On January 28, 2011, breast cancer hit home for me. My mother, a 39-year-old working, middle-class woman, sat my siblings and me down to tell us that she had been diagnosed with breast cancer. My family was speechless. We could not believe that this could happen in our family, but it did.
According to the National Cancer Institute, breast cancer is the most common type of cancer among American women. It is the second leading cause of cancer death in women.
The American Cancer Society reports that breast cancer patients with diabetes are 50% more likely to die from cancer than those who do not have diabetes. Unfortunately, my mom also suffers from type 2 diabetes. She has struggled with this disease for over 11 years now. Statistics show that cancer patients who also have diabetes are at greater risks of dying from breast cancer. Normally, these facts would not mean a great deal to me, until now.
The American Breast Cancer Foundation says breast cancer is a malignant tumor that starts from the cells of the breast. They also report that a malignant tumor is a group of cancer cells that may grow into surrounding tissues or spread to distant areas of the body. The tumors are more likely to be malignant when they are firm and irregular shaped. The most common type of breast cancer originates in the breast ducts (ductal carcinoma). A less common type of breast cancer originates in the lobules (lobal carcinoma).
My mom is fighting metastatic breast cancer. The National Breast Cancer Coalition states that because of the studies conducted by doctors and scientists, most breast cancer is treatable, and can go into remission with the proper treatments and physician’s care.
“I discovered I had breast cancer after a series of mammograms that I had undergone earlier this year,” my mom told me. “I was diagnosed with stage 2 breast cancer that later evolved into metastatic breast cancer.”
Metastatic breast cancer is a stage of breast cancer where the disease has spread to distant metastases. This means that the cancer spread from the breast to other parts of the body. In my mom’s case, it spread to her ribs.
The two types of surgery that she had were a lumpectomy, which breastcancer.org says is a procedure in which only the tumor and some of the surrounding tissue is removed. She had the lumpectomy in May of his year at the American Cancer Institute in Chicago, IL.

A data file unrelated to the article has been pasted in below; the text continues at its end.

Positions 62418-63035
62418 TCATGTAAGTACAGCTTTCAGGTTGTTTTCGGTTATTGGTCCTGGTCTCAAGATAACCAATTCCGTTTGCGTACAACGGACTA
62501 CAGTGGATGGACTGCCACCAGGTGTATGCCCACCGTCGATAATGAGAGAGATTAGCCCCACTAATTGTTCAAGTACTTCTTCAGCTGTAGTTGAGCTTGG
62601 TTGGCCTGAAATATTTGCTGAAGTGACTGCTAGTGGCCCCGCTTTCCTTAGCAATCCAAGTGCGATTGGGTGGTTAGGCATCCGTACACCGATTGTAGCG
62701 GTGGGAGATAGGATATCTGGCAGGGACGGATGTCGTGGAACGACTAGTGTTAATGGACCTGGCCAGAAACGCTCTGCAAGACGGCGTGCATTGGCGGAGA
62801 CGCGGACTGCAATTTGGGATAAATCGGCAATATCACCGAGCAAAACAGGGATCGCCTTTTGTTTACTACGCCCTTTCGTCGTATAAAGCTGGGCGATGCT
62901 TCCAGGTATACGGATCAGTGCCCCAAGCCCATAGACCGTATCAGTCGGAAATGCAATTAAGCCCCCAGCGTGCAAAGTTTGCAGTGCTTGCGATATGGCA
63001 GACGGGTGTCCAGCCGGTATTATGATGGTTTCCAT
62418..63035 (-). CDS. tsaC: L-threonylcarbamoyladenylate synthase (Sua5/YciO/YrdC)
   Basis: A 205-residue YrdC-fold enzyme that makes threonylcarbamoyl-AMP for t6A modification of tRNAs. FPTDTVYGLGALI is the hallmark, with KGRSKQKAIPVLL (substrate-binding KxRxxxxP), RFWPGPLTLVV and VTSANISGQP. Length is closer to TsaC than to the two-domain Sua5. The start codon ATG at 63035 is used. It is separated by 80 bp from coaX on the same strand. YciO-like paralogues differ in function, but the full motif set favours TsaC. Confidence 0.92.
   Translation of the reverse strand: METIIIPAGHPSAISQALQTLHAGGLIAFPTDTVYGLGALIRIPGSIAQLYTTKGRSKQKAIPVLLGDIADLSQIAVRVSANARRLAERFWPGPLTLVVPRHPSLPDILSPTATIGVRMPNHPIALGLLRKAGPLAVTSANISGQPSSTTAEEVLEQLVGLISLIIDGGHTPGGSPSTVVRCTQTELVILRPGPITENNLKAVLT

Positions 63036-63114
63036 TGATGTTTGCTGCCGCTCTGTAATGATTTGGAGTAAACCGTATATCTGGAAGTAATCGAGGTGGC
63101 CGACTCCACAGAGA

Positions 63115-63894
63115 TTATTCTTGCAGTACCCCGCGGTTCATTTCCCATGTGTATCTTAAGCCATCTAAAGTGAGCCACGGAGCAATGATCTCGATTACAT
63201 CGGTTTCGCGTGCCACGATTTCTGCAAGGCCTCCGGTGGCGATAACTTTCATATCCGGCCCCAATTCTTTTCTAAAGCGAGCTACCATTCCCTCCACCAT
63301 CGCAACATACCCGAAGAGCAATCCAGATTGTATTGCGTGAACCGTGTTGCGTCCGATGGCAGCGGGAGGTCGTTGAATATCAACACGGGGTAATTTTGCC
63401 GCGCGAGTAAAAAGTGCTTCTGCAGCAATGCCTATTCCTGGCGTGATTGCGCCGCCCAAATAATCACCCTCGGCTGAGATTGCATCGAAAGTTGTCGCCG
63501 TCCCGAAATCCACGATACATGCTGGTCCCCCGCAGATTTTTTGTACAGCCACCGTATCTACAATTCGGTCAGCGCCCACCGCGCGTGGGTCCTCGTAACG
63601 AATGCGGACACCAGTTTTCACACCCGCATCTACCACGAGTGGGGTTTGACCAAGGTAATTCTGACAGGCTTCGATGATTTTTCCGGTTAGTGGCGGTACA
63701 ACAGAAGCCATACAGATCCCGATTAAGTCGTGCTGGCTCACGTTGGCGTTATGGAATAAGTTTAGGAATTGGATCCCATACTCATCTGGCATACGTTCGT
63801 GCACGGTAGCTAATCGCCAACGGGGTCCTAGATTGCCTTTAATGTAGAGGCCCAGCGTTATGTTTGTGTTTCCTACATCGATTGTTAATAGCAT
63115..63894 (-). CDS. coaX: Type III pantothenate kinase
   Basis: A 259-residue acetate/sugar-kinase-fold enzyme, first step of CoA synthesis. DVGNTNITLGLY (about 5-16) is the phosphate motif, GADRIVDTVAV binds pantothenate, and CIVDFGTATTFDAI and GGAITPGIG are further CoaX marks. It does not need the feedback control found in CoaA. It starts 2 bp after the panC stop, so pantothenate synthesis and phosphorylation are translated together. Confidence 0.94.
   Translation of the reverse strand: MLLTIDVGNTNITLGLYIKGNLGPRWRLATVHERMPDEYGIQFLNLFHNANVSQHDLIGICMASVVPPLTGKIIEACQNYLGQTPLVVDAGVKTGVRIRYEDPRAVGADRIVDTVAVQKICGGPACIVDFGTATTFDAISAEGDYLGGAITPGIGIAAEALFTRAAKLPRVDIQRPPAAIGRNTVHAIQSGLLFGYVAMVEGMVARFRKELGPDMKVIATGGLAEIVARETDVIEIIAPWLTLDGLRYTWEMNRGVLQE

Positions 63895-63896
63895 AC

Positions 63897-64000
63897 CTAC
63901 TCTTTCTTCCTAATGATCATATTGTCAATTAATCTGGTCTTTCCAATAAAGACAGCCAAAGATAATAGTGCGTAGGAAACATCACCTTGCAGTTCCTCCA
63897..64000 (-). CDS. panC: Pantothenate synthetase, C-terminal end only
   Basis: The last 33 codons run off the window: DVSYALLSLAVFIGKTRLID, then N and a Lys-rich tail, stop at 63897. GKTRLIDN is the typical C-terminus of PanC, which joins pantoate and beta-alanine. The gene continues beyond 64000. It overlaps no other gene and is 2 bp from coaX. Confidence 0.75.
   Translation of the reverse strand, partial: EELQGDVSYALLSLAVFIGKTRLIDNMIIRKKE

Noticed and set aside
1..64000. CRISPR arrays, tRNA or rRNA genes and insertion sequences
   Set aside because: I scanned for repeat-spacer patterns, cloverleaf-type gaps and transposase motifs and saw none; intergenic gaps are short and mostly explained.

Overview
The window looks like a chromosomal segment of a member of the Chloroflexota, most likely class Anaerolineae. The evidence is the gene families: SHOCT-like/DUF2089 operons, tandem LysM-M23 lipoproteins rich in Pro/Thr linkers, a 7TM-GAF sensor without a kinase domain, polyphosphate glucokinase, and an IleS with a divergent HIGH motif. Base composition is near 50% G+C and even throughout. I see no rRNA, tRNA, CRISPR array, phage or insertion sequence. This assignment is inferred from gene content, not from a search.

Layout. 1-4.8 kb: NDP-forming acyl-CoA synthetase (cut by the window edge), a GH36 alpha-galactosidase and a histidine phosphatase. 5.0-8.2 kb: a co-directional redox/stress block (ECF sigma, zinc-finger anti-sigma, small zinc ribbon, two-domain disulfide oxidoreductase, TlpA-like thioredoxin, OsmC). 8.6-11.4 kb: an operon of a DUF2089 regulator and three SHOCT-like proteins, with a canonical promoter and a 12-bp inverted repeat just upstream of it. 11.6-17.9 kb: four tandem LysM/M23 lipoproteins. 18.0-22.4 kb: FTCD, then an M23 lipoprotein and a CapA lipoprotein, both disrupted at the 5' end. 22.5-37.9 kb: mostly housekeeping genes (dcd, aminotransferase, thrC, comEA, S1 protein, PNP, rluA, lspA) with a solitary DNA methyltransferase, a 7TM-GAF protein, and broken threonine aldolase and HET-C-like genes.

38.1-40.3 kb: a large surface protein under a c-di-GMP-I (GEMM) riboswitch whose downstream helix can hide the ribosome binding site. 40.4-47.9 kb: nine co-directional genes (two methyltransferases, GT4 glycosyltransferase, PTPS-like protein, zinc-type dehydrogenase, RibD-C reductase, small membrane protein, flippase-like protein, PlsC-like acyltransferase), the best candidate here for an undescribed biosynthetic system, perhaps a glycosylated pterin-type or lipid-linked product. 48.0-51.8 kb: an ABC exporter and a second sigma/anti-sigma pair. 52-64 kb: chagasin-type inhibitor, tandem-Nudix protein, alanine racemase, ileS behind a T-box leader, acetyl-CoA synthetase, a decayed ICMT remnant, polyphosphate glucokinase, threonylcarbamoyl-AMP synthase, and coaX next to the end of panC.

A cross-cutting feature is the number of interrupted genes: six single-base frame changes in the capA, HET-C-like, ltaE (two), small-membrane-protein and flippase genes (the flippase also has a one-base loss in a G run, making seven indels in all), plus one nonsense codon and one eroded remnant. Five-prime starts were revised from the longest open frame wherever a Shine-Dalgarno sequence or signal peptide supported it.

She also underwent Gamma Knife surgery. The Gamma Knife surgery, as described by the University of Maryland Medical Center, doesn’t involve a knife at all. Instead, it consists of small doses of gamma radiation aimed at the infected area. The Gamma Knife surgery is normally performed on cancer patients who have brain tumors. Doctors felt this type of surgery was best for my mom because of her issues with diabetes. It was the better choice for my mom because of the way the small doses were injected, instead of large doses. The Gamma Knife surgery was conducted in September of this year.
According to the Siteman Cancer Center of Washington University’s School of Medicine, the two surgeries also require my mother to undergo continuous radiation treatments. These radiation treatments involve the destroying of cancer cells in the breast that may stick around after surgery. The treatments are conducted, as needed, in efforts to keep the cancer in remission.
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“I feel so much better now that I have had the surgeries,” says my mom. “The lumpectomy and the Gamma Knife surgeries have allowed me to live a very normal life. Besides the fatigue, mid-day naps, and the pain, I can function pretty well.”
I am glad to see that my mother is in good spirits and is currently in remission. My mother is bravely fighting this battle. Me, my sister, and my older brother are fully supportive of her and know that she will come out of this a winner.
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